(→Optical Quorum Sensing)
|Line 43:||Line 43:|
== Other ideas? ==
== Other ideas? ==
* A project involving extremeophiles or cryptobiosis.
Revision as of 14:46, 11 May 2009
We have a lot of great ideas for a summer project! Please add new topics or elaborate on the topics listed below.
A modified benign enteric strain of bacteria such as lactobacillus or a therapeutic strain of E. coli (they exist) that is capable of binding to a cell surface receptor expressed on the majority of colo-rectal carcinomas (CD24 receptor). The problem would be to figure out a way to transduce the signal and obtain a suitable readout. This would function as a cell based "micro-bot" that could potentially replace or supplement colonoscopic procedures or be employed as an initial screen for colon cancers. Perhaps the strains could also be modified to attack the carcinoma in-situ as well.
- Issues: signal transduction is a challenge! Also, most bacterial receptors bind to small molecules, rather than proteins.
Optical Quorum Sensing
Idea: One strain of bacteria would produce light (under inducible promoter); a second strain of bacteria would sense the light and turn on a second signal.
- Many variations on this. For example, use fuel cell to make electricity; second strain of bacteria responds to electrical current by producing light.
- Issues: is the frequency of emitted light (by luciferase, for example) compatible with frequency of light sensed (by rhodopsin, for example)?
- There are many rhodopsins that absorb at different wavelengths.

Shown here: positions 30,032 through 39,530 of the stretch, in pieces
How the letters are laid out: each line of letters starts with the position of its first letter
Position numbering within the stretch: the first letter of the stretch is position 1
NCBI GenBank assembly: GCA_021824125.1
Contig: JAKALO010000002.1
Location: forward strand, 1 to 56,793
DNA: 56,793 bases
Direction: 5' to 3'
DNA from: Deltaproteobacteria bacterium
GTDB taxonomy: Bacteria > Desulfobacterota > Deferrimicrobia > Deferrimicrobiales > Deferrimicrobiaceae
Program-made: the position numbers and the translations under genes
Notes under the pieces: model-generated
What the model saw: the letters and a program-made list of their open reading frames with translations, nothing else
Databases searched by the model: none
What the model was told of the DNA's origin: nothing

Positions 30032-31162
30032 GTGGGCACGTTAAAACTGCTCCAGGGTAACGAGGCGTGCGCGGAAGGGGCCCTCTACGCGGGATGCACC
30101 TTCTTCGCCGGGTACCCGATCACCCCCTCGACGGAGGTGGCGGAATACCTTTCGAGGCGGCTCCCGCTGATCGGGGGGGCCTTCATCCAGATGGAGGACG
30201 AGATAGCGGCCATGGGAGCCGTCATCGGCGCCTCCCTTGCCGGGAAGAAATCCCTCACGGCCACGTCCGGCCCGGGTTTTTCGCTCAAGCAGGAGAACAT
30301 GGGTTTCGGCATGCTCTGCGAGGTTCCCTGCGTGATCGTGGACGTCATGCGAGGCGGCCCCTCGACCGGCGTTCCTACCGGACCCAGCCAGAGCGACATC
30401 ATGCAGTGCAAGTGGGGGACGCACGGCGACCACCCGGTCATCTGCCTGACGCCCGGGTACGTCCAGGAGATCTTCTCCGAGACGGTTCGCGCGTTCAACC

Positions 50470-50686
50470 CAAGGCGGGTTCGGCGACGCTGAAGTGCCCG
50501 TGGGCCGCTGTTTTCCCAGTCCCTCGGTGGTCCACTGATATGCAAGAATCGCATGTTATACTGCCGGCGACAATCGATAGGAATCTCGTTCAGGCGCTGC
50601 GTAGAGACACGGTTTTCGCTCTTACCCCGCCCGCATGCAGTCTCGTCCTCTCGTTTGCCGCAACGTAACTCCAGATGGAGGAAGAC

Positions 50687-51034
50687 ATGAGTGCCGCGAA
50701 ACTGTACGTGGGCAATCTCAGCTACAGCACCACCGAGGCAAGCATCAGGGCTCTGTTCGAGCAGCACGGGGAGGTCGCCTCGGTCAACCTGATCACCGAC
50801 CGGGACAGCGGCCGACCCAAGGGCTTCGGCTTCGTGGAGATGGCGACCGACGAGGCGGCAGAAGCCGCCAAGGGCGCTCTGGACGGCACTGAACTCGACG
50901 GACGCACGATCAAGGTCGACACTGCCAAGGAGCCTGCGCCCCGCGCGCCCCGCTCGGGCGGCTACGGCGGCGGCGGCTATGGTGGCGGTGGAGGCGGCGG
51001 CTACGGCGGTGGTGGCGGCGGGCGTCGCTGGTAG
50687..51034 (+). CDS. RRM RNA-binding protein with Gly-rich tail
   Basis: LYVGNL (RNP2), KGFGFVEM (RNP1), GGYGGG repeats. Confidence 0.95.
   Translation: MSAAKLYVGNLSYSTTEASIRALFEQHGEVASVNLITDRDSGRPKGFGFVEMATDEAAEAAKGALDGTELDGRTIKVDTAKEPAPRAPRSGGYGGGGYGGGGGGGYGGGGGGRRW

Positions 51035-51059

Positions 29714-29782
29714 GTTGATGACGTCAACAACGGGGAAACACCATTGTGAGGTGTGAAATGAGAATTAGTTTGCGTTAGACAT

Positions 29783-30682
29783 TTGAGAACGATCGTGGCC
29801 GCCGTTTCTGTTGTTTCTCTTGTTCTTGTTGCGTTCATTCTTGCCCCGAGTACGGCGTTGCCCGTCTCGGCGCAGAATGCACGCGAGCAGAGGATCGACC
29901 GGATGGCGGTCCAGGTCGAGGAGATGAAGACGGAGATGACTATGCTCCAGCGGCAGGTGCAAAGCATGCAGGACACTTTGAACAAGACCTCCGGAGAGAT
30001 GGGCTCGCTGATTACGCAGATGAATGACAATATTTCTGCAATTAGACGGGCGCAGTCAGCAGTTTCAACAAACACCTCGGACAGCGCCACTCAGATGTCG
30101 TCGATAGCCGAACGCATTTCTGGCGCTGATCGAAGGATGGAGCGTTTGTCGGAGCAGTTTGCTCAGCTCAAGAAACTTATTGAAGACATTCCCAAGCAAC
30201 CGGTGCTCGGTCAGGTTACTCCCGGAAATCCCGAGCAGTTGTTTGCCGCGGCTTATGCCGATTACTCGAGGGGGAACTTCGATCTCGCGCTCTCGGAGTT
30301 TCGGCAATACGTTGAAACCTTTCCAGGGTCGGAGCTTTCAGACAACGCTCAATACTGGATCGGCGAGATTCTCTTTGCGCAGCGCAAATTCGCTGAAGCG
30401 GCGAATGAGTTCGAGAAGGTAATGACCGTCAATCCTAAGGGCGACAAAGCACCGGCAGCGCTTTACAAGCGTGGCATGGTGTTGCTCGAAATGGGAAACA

A "fast gated" cellular camera? Again, the input would be light and the output would be a...membrane depolarization? electron transport? Can this then be coupled to the CLED?
Cellular Light Emitting Diode
Building a "cellular light emitting diode" ( CLED?) that is rapidly responsive to voltage inputs. I've located a very recent paper that describes a fusion protein that so it seems doable. I don't know if it can work in any of the bacterial strains and the construct would have to be modified to create an official biobrick. I haven't looked through the list of biobricks to see if something similar exists, if not, it could also be a novel addition to the registry.This could perhaps be coupled to the previous year's microbial fuel cell as a power source. http://pubs.acs.org/doi/abs/10.1021/ja808669y
Check out the Brainbow to see fun and informative ways that fluorescent proteins have been used!
Making a battery
Recently Andrea Belcher's lab at MIT engineered a virus that can grow battery components (anode, cathode). Could this be done with bacteria?
- A project involving extremeophiles or cryptobiosis.